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Old 01-05-2012, 09:44 PM
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Live with disabled ex wife

I live with and support my ex wife and her 19 yr old grandaughter. My ex wife receives $820 a month disability (Social Security). Her grandaughter is a student (full time). Can I file Head of Household (OR) claim either as a dependant? (Divorced more than 3 years)



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Old 01-06-2012, 12:59 PM
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“I live with and support my ex wife and her 19 yr old grandaughter.”----->To file your return as HOH status, you are unmarried or “considered unmarried”( You file a separate return; your spouse did not live in your home during the last 6 months of the tax year). on the last day of the year, 2011. Her 19YO granddaughter is NOT your qualifying child or qualifying relative, so you can’t claim the 19YO GD as a dependent for HOH. As long as she is your biological GD, you can claim her as a qualifying child/relative and can file your return as HOH. (but, you can’t file HOH on your ex-wife;she in neither your qualifying child nor qualifying reltive).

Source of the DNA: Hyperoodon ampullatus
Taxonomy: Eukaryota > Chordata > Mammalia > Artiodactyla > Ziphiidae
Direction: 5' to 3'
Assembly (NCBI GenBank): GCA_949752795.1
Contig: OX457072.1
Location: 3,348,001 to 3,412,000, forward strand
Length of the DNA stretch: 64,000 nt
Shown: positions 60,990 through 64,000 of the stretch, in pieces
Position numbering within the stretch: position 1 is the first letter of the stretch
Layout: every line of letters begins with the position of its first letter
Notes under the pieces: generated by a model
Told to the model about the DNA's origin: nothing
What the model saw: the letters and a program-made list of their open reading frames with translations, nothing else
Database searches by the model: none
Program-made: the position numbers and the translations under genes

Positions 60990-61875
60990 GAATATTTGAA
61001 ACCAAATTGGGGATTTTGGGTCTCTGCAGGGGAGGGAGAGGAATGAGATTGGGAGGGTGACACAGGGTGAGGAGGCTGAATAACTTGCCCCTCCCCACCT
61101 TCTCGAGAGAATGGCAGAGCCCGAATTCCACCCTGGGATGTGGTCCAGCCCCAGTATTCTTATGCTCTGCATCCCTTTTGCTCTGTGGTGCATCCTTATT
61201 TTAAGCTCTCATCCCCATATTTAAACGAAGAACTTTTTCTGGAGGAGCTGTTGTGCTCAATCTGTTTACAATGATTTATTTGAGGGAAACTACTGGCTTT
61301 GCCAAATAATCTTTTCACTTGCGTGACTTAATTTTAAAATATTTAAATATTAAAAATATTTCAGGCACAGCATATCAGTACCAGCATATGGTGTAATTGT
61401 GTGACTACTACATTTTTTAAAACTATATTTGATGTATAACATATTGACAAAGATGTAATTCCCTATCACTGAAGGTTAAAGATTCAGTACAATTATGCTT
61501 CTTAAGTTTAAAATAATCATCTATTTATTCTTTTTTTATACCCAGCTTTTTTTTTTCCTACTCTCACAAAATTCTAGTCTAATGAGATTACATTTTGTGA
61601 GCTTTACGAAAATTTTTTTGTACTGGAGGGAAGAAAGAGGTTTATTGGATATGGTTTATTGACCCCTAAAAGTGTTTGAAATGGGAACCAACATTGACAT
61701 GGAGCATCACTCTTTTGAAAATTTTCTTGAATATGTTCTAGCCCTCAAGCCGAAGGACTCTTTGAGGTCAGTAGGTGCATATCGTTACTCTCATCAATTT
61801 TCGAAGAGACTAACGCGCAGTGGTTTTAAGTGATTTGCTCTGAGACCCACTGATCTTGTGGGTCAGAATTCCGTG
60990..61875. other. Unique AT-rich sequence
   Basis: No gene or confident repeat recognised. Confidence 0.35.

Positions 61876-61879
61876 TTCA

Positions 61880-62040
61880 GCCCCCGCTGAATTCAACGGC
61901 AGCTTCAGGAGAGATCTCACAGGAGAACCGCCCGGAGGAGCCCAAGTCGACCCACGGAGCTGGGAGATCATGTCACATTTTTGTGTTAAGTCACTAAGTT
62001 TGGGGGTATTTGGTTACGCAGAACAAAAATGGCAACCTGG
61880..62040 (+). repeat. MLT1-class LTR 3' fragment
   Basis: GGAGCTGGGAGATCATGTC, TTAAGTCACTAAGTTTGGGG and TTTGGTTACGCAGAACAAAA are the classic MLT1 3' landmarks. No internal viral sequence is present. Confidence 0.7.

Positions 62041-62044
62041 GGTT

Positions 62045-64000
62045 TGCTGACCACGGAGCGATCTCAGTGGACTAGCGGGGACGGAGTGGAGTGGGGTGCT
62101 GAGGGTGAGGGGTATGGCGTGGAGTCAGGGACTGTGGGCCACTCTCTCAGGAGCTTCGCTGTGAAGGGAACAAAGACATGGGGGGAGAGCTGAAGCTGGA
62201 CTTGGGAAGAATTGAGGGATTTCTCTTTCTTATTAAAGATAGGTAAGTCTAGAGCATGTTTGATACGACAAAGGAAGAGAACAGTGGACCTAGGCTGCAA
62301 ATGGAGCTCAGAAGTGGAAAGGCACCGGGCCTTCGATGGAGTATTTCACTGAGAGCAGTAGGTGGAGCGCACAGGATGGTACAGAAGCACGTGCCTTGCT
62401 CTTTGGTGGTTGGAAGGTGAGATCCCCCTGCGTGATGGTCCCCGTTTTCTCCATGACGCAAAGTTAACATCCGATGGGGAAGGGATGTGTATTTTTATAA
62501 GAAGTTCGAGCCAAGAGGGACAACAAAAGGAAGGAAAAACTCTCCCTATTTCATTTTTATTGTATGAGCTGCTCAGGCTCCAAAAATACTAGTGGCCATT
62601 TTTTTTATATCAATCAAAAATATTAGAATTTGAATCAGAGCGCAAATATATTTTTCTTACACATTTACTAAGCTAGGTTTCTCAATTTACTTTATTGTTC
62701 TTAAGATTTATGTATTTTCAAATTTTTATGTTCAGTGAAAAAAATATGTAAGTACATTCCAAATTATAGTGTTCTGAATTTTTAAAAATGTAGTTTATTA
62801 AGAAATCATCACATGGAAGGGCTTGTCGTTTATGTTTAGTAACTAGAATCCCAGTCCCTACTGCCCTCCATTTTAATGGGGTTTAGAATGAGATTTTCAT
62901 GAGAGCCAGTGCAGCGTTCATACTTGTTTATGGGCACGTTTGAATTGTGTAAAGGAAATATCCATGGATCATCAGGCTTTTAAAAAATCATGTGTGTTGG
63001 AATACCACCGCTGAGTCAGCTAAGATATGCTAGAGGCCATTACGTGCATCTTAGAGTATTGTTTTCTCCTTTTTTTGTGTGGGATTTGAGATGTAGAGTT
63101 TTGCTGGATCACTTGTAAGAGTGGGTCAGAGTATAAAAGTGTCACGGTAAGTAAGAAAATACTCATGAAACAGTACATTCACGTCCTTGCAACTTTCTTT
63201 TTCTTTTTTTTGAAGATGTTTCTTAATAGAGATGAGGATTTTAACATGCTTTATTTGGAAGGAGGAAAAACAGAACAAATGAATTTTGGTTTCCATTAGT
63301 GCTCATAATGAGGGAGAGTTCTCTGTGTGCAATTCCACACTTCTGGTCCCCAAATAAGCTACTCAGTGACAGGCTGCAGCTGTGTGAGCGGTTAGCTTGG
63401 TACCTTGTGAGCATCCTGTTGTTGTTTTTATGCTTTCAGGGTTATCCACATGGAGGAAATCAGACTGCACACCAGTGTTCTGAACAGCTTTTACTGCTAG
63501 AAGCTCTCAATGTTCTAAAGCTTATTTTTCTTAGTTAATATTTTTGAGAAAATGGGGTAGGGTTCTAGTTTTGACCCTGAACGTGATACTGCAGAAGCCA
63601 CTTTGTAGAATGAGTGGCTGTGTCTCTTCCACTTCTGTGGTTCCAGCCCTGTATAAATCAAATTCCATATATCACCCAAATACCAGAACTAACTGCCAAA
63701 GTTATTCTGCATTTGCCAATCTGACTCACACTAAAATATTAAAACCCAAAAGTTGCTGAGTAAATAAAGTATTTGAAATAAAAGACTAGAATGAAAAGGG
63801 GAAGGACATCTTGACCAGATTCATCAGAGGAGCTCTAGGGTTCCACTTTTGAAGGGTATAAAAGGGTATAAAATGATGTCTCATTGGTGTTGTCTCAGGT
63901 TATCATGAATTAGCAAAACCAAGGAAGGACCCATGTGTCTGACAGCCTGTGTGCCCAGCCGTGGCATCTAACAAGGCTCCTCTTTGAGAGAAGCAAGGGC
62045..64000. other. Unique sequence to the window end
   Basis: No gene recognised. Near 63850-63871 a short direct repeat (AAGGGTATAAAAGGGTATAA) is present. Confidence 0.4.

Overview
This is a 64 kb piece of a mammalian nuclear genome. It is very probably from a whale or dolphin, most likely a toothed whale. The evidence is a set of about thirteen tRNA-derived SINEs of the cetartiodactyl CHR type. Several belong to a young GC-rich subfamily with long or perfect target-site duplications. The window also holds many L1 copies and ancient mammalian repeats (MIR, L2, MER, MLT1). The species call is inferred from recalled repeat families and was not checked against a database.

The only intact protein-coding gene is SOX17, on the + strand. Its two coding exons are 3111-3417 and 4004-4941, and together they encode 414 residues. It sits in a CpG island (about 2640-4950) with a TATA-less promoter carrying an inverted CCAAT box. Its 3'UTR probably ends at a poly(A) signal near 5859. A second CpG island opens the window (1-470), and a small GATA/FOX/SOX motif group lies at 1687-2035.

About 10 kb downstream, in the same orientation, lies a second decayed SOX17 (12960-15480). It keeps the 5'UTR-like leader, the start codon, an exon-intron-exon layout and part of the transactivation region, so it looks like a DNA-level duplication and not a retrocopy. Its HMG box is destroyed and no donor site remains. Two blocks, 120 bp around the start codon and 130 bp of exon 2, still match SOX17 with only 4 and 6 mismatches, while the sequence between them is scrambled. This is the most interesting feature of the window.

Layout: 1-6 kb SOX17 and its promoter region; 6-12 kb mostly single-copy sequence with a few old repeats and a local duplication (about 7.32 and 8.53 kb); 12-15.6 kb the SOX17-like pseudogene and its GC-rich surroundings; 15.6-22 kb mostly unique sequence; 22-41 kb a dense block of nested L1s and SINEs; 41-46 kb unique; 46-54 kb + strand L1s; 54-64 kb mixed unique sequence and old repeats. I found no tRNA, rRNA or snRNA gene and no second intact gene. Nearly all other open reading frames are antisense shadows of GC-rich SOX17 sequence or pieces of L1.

“My ex wife receives $820 a month disability (Social Security). Her grandaughter is a student (full time). “Can I file Head of Household (OR) claim either as a dependant? (Divorced more than 3 years)”----->As said above, No;you can’t. Also she is no longer your spouse, you can’t file MFJ/MFS with her, either. However, you can claim her, and 19YO GD(full time college student) as your dependents as long as they, unrelated persons, must live with you the ENTIRE YEAR. You pay more than 50% of the costs of keeping up a home for yourself and your ex and 19YO GD. However, If the relationship between you and the persons is violation of local law, then no dependency exemption is allowed. And their gross income is less than $3,650 for 2011.Your ex-spouse’s only source of support is through the Social Security Disability Insurance program, or SSD, you may be able to claim her as a dependent on your income tax return because Social Security Disability is not actually considered income for tax-related purposes.BUT REMEMEBER: you need to make sure her SSDI does not cover more than half of their own support. While SSDI does not count as income, even if it exceeds the maximum amount for tax-filing exemption status, it does count towards dependency status. For example, assume that she received $9,840 in Social Security disability in 2011, and you only paid, say, $9,000 towards support for the dependent that same year, you cannot claim her as a dependent for tax purposes as $9,840>$9,000.Youmust pay at least $9,840 towards support for her in 2011 to qualify the support test to claim her as your dependent.



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